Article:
The art and mastery of deception have been approached by many and accomplished by few. Distinguishing features discerning individuals’ capabilities in this realm include narcissism, antisocial traits, and overall lack of empathy. Those with these aforementioned traits may slide into the world of fraudulence with great ease while those with higher levels of compassion and appreciation of others’ needs undoubtedly experience guilt. However, particular needs, desires, and goals may create drive to bypass emotions associated with guilt to fulfill immoral acts. Wim Winders’ 1977 neo-noir “The American Friend” based on Patricia Highsmith’s 1974 novel “Ripley’s Game” wholeheartedly explores this concept with a humble frame-maker at the epicentre of this dilemma.
Jonathan Zimmermann (Bruno Ganz) is, as already mentioned, an owner of a frame-making shop in Hamburg with an extremely rare hematological malady. He has an initial icy encounter with wealthy American “cowboy” and art forgery extraordinaire Tom Ripley (Dennis Hopper) at an art auction. French gangster Raoul Minot (Gerard Blain) subsequently asks Ripley to kill members of a rival crime syndicate. Displeased by this interaction with the frame-maker, Ripley indirectly rights this disdainful encounter by setting up Zimmermann as a lowly assassin for this purpose. Unsuspecting and honest Zimmermann is thus carefully manipulated and deeply thrust into the once unknown crime underworld with financial coercion.
Many elements of this film create synergy in its effective delivery of suspense and urgency. The slow buildup of knowingly future tense scenes produces a sense of dread, desperation, and bewilderment. I feel that this necessary technique pays homage to the film noir aura, and especially the style of Hitchcock. The dissimilar and plot-enhancing fast-paced train sequence pays homage to “Shadow of a Doubt” and “Strangers on a Train”, the latter which is based on a novel of the same name written by Highsmith. I also believe that he contrasting vast scenery of Hamburg and claustrophobic images within rooms amplify the conflicted and tormented inner selves of the main characters.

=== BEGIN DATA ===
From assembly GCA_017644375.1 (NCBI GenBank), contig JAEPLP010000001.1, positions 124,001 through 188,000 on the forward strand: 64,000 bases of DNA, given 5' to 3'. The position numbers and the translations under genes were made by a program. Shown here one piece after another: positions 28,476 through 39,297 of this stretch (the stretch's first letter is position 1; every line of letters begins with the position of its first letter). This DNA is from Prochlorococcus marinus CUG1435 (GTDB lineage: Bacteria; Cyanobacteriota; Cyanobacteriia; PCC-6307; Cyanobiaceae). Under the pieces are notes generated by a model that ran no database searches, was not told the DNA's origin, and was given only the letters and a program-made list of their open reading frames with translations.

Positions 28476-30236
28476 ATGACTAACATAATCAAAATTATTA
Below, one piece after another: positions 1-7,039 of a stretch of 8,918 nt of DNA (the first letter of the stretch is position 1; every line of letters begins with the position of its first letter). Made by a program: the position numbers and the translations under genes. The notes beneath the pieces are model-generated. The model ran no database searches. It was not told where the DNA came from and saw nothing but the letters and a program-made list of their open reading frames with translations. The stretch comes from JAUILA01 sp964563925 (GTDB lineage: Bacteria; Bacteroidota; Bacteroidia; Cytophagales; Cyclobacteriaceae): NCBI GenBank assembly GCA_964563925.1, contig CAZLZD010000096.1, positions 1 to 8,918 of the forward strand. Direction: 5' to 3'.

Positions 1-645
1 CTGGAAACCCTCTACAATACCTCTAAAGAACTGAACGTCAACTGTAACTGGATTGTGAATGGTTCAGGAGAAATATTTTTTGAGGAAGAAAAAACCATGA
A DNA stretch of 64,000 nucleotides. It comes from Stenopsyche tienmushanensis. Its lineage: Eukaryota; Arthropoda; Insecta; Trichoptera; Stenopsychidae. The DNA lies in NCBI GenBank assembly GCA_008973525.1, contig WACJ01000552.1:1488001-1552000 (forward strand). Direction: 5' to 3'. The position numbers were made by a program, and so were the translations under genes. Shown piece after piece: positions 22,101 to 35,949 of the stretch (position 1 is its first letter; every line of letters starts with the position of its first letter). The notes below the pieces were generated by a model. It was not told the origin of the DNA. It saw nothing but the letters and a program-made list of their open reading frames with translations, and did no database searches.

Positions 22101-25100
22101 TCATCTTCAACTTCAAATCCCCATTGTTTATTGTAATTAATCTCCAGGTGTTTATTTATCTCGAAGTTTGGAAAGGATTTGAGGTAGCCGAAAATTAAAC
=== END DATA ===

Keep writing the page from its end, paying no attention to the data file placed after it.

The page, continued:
Ultimately, Ripley and Zimmermann establish a mutual agreement. Some may even call it a friendship, with Ripley being “the American friend”. However, there is a lack of genuineness and sense of hypocrisy in the contextual use of the word. This amicability was built on lies, murder, initial disrespect, and exploitation. I believe that both used each other as means to an end in their pursuits, which is unfortunately how some so-called “friendships” operate in the real world. Roots of jealousy and conspiracy can grow from either acquaintances or perceivably strong friendships, leading to a destructive snowball effect. It is therefore imperative that honesty, humility, respect, and true care serve as the foundation for any relationship.
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Childhood is a brief moment in human development whereby purity and innocence are the norm. A significant aspect of that time is spent in the depths of imaginative play with the aid of toys bought by well-meaning adults. The presents’ uses in play purposely and inadvertently serve to shield children from the mundane yet cruel world of adults. As time passes, former children decide whether to cling to the naiveties of their past or to embrace a new adult chapter in their lives with fortitude. The polarizing 1979 film “The Tin Drum” directed by Volker Schlondorff and adapted from the 1959 novel by Gunter Grass explores this struggle in the midst of the impending doom of WWII.
Oskar Matzerath (David Bennent) is introduced into the world with a promise of a tin drum at the age of three. His life leading up to this point is filled with confusion including the true identity of his father as well as the seemingly harsh conundrums adults face. He resolves that he never wants to grow up with the receipt of his tin drum, forcibly falling down a flight of stairs and permanently stunting his growth. Oskar subsequently discovers his talent for shattering glass via high-pierced shrieking, initially using this tool as a means of self-security. However, this aptitude does nothing to protect Oskar against the jarring actualities associated with adultery, death, romance, employment, discrimination, and the inhumanities of the Nazi party. Adulthood is beckoning Oskar; his appearance and his tin drum can no longer shield him.